Doug introduced me to Verlyn Flieger, and the three of us decided to see if we really could start a serious, scholarly journal dedicated to Tolkien alone. We immediately ran into the chicken/egg problem: scholars didn't want to contribute unless we had a guarantee of publication. We couldn't get a press to pick up the journal without a complete issue (and then we ran into problems getting a press). But Tom Shippey and a few others believed in us, agreed to send work, and the rest was just an unbelievable amount of hard work -- editing, sending things out for review, working with authors, soliciting for more articles, etc. As of August 2003 we still didn't have a press and so were going to self-publish, and then my friend Pat Conner and I got to talking at the wine hour at the International Society of Anglo-Saxonists. He mentioned that WVU press, of which he was now the director, was doing pretty well with its journals. "Well," I said, "I have just spent the summer doing the layout for a new journal. Do you want to publish it? It's called Tolkien Studies."

It was just an unbelievable coincidence that Pat wanted to pick up a new journal and we had a complete issue all laid out and ready. So now you can take a look and see what you think.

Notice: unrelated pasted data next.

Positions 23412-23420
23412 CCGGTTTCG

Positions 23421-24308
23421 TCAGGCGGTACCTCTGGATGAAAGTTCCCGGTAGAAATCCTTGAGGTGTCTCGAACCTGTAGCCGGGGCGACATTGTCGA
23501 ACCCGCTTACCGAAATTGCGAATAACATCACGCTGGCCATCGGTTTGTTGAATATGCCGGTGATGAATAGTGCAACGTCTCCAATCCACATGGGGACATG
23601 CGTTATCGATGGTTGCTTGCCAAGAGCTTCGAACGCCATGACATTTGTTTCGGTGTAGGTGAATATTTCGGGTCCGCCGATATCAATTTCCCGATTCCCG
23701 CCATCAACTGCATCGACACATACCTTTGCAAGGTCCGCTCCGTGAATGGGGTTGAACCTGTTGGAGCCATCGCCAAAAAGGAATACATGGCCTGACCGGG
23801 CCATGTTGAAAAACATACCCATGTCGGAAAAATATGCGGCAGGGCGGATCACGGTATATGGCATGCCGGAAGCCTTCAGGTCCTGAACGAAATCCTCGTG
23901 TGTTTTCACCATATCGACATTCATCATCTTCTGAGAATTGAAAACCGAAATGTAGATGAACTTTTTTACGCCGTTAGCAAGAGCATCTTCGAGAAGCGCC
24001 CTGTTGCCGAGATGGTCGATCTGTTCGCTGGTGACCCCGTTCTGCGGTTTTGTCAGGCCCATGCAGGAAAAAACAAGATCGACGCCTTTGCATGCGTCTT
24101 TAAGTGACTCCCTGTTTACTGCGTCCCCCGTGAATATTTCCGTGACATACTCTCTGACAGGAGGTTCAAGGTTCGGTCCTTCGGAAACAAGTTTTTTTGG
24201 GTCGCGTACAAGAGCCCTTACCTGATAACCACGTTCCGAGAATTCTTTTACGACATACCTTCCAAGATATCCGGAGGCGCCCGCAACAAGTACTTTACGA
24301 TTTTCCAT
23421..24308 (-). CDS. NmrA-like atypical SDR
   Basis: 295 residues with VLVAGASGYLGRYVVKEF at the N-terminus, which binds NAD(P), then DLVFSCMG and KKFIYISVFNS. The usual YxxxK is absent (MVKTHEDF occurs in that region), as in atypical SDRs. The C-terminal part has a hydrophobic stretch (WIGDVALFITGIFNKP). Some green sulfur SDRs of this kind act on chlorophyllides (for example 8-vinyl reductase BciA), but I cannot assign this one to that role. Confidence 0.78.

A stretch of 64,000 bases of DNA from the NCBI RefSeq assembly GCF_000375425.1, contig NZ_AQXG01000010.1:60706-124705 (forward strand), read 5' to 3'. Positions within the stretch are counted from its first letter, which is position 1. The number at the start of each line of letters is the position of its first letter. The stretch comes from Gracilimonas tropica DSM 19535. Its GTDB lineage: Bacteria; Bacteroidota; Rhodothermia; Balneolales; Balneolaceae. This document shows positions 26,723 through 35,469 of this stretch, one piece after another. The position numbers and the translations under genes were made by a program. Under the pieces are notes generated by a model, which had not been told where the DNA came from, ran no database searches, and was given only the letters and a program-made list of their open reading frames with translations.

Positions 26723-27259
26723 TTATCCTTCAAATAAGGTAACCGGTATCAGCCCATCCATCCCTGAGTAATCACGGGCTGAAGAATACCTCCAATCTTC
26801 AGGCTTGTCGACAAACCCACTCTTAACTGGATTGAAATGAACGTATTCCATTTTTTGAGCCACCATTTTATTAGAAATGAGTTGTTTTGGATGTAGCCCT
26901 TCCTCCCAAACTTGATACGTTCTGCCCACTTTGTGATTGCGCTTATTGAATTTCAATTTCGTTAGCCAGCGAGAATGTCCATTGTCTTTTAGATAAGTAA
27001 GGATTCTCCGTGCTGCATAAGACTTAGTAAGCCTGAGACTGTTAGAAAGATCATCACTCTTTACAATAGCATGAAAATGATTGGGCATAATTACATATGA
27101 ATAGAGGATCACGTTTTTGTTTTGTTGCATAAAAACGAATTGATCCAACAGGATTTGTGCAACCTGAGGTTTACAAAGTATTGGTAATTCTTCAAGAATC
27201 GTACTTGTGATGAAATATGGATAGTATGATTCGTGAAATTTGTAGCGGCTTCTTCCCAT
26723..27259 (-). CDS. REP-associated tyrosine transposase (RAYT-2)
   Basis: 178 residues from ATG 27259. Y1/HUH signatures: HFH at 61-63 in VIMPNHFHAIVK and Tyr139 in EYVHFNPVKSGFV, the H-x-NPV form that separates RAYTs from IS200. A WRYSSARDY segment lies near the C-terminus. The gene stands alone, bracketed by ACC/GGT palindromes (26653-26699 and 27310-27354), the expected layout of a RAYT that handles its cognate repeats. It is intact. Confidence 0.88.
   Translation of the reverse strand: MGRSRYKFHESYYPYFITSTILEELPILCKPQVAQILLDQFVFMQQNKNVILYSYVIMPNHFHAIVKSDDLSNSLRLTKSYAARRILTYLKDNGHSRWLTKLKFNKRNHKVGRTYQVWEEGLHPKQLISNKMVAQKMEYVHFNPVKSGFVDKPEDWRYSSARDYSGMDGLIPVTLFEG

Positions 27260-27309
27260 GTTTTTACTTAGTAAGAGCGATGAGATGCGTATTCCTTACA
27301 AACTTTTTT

Tolkien Studies: An Annual Scholarly Review

Contents of Volume 1:

Tom Shippey, "Light-elves, Dark-elves, and Others: Tolkien's Elvish Problem"
Gergely Nagy, "The Adapted Text: The Lost Poetry of Beleriand"
Verlyn Flieger, "'Do the Atlantis Story and Abandon Eriol-Saga'"
Anne Petty, "Identifying England's Lönnrot"
Carl F. Hostetter, ed., "Sir Orfeo: A Middle English Version by J. R. R. Tolkien"
Mark Hooker, "Frodo's Batman"
Michael D. C. Drout, "Tolkien's Prose Style and Its Literary and Rhetorical Effects"
Olga Markova, "When Philology Becomes Ideology: The Russian Perspective of J. R. R. Tolkien"
Thomas Honegger, "A Note on Beren and LĂșthien's Disguise as Werewolf and Vampire-bat"
Dale J. Nelson, "Possible Echoes of Blackwood and Dunsany in Tolkien's Fantasy"
Douglas A. Anderson, "Tom Shippey on J.R.R. Tolkien: A Bibliography"

Also included is a Tolkien Bibliography for 2001 and 2002.

ISBN 0-937058-85-8

Sunday, April 11, 2004

A Good Excuse for Lack of Blogging

Mitchell David Cornel Drout was born by Caesarian Section on April 9, 2004 at 2:05 a.m. He weighed 7 lbs. 3 oz. and was 20.25 inches long.

Mother and baby are home from the hospital now and doing fine. Big sister is very proud.

Onomastics: Since so many people have asked, Mitchell's middle names are in honor of his grandfathers, and he is now the fourth generation of Drouts to have "David" in his name.
"Mitchell" itself is a Germanic form of "Michael," but it is also a pun: in Anglo-Saxon, "micel" means big or strong. The Hebrew name "Michael" means "He who is like God," so when Anglo-Saxons read the biblical name "Michael" they saw a nice connection with "micel," a word which survives in dialect as "Mickle," i.e., "He was mickle strong." (This same process explains why there are so many Japanese-American girls named "Naomi" : that's a biblical name and a word in Japanese that means 'beautiful'). Mitchell's sister's name can also be read as a bi-lingual pun: Rhys Miranda is homophonic with Latin "Res Miranda," "Beautiful thing."

(See, everything can be made nerdy if you try hard enough)